I am not a nihilist, not at all. I do believe, however, that disallusionment is one of the first steps towards re-enchantment. More deeply, I am committed to a philosophy rooted in tragedy that evokes love. Why did I say “fuck”? Because I was/am mad.

        Ivan Illich, who wrote “Deschooling Society,” was/is often dismissed as nihilist—so was/is Nietzsche. What I find in them both, and even more deeply in the Gospel, is the reality that death—real, incarnate death, death to self—comes before resurrection.

        This post began as satire and ended in jeremiad. That’s how it came out. Call it not serious or nihilistic if you wish. I will not sterilize these things I jot down from time to time here. I might be wrong, sure, but I am serious about this stuff.

        Last thing: a true nihilism is that which believes that an end to an economy or a nation-state is somehow a plunge into nothingness. To entertain and even desire the demise of the American Empire is not nihilism. It is hope.


      • Peter Paul Fuchs


        Well, I am an expert. Because I have actually stayed at a Trump Hotel. Namely, we stayed at the Trump Las Vegas two years ago. It was empty. An enormous, glittering, gaudy, empty hotel. We paid peanuts and got the biggest suite with two giant rooms we ever got. It was great. So I am an expert. And expert on the idea that there is nothing better than somehow benefitting by from the nutty grand designs of a businessman who has largely been a failure but knows how to works a vast PR machine.

        I had waiting to go to Las Vegas for a lifetime. having been all around the world, and having avoided sin city for all of my existence, I was prepared suitably to be very underwhelmed and aghast. Nothing prepares you for the sight (we drove from LA) of this bedraggled island of crap emerging from the desert. Everything was vastly cheaper and stupider looking than I could have ever dreamed. Our hotel room made up for it. And the truffle-raviolis at the Bellagio. You know so much has gotten worse in my lifetime. But one of the few things that arguably has gotten better is food. And I will be damned if I am not going to enjoy one of the few things that has improved. That explains the the twenty raviolis! It was a buffet after alll.

  • Julian Barkin

    What? No! heck no. All this guy’s about is business and money and he’s gone in the hole twice in his overall career. Furthermore there is not one Iota of the ethos of the Christian Faith eminating from this guy. What about those controversial issues like right to life at both ends of the spectrum? Will he kill bill CC 1867 that can essentially allow the USA government to raid any citizens’ home if they are not in the interest of the State or “conspiring with terrorists” or “engaging in activites that threaten the state”? Really I can’t take him seriously after “The Apprentice” and wouldn’t vote for him if I lived in the States.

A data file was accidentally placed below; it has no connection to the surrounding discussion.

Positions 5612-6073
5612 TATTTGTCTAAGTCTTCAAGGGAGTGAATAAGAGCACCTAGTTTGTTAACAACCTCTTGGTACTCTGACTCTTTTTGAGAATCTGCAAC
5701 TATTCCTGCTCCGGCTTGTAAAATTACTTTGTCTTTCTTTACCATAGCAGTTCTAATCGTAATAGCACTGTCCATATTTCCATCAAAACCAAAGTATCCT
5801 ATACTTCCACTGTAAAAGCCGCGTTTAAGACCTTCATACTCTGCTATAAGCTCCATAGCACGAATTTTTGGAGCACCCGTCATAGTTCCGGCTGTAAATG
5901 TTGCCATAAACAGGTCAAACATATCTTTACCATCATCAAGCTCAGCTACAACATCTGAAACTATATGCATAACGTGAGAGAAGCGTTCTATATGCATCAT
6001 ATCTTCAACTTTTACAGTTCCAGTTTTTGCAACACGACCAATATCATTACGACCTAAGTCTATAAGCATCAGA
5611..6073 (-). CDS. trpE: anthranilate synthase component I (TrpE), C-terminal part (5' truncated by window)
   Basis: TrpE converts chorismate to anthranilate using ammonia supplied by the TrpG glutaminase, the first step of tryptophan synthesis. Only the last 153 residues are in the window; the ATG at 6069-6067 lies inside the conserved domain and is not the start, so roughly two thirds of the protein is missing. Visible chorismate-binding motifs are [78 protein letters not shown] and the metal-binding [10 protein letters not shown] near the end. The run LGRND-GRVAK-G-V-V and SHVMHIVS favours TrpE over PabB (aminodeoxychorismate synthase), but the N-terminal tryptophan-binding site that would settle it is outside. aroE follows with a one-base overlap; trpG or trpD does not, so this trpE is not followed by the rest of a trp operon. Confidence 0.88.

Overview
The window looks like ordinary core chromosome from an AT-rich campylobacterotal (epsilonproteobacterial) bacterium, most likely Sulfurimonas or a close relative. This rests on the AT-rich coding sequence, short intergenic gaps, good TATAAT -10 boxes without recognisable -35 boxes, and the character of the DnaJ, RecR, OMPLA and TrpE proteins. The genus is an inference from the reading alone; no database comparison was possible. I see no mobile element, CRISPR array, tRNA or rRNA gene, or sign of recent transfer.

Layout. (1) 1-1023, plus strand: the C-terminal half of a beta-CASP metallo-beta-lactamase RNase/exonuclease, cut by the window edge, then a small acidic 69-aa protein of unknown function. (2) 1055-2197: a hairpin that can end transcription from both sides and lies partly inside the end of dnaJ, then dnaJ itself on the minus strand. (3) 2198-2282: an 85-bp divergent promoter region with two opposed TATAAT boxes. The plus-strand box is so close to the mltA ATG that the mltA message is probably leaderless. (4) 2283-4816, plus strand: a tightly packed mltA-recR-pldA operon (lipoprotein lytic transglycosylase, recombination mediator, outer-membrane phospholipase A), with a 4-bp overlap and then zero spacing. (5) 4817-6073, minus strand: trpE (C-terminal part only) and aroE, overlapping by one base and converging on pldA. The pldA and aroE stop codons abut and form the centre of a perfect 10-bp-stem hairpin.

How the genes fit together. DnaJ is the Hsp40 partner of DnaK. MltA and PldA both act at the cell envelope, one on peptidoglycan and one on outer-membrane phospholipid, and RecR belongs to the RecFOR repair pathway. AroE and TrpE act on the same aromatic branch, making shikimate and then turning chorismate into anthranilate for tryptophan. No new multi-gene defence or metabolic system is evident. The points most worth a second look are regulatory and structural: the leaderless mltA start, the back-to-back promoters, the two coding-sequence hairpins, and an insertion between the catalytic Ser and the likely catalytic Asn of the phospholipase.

And Sam, they allow you to use vulgarity unedited here on Vox Nova? Can anyone do that?

    • Ha, ha, Julian. You either didn’t read or didn’t understand. Take a deep breath and read the whole thing, then chuckle like I did when I read your silly comment.

      On vulgarity: I am Catholic, not a puritan. There is a lovely story of Chesterton hosting Henry James for high tea. While having a proper tea, four drunk vagabonds burst through some bushes yelling, “bacon and beer!”—one of those vagabonds was Hilaire Belloc. If you want to read more vulgarity from me, see my recent essay “Solidarity in Vulgarity,” a few posts ago.

      Vox Nova is nothing more than the writers, we edit all our own posts. I usually edit pretty poorly. Mea culpa—but only for the editing.

      Bacon and beer!


  • grega

    Sam – thanks for your responds – I am still a bit surprised how deeply your wound seem to be- sure many things here in the US are not ideal – freedom tends to cut many ways. I personally deeply appreciate the freedom.
    For every Donald Trump you can find Millions of extremely hard working Americans who do not exactly live the kind of life you seem to attribute to all of us as a group – do you have a country or time in mind that is/was /will be fundamentally different?
    In my view what we see today here in the US is the result of a long and overall very rationale social development. The system will correct some of the outliers – but overall as depressing as this might be for you what you see today is the result of a dream kept alive by many generations – to come in late in this ancient game as some sort of ‘well meaning ‘philosopher king with grandiose ideas for the future of humankind – is IMHO a not particular humble attempt to raise once ‘unique idea’ insight above everybody else – Your’ dream’ of this all going away and coming to some sort of decadent end is just that – your dream. Millions will see to it that the american story continues like with sensitive adjustments to the status quo but with no radical shift.

    • grega,

      Modernity itself, the Age of Reason and Science, the time of liberal individualism and secularism, and the rest. This is what I am after. The USA is simply the climax of modernity. The objectification of the human person into a modern man, a homo economicus, a human resource, this is the great sin and lie of our time. These dreams of mine, however, do not come from nowhere: many others have said similar things. In the end, I await the reign of God, the kingdom of God, and will settle for nothing less. Now, you reading of this post, and perhaps others, suffers from a certain defensiveness. Of course there are major exception to the rule. Thanks God for that. Thank God for Wendel Berry and his ilk. Thank God for monks and nuns. To read this satire/jeremiad as some kind of treatise is to fail to use your imagination. The American story will likely end as the Roman story and all other imperial stories, the question is what will remain. If the American story does end, we are not left with nothing; we are left with hope and, of course, love.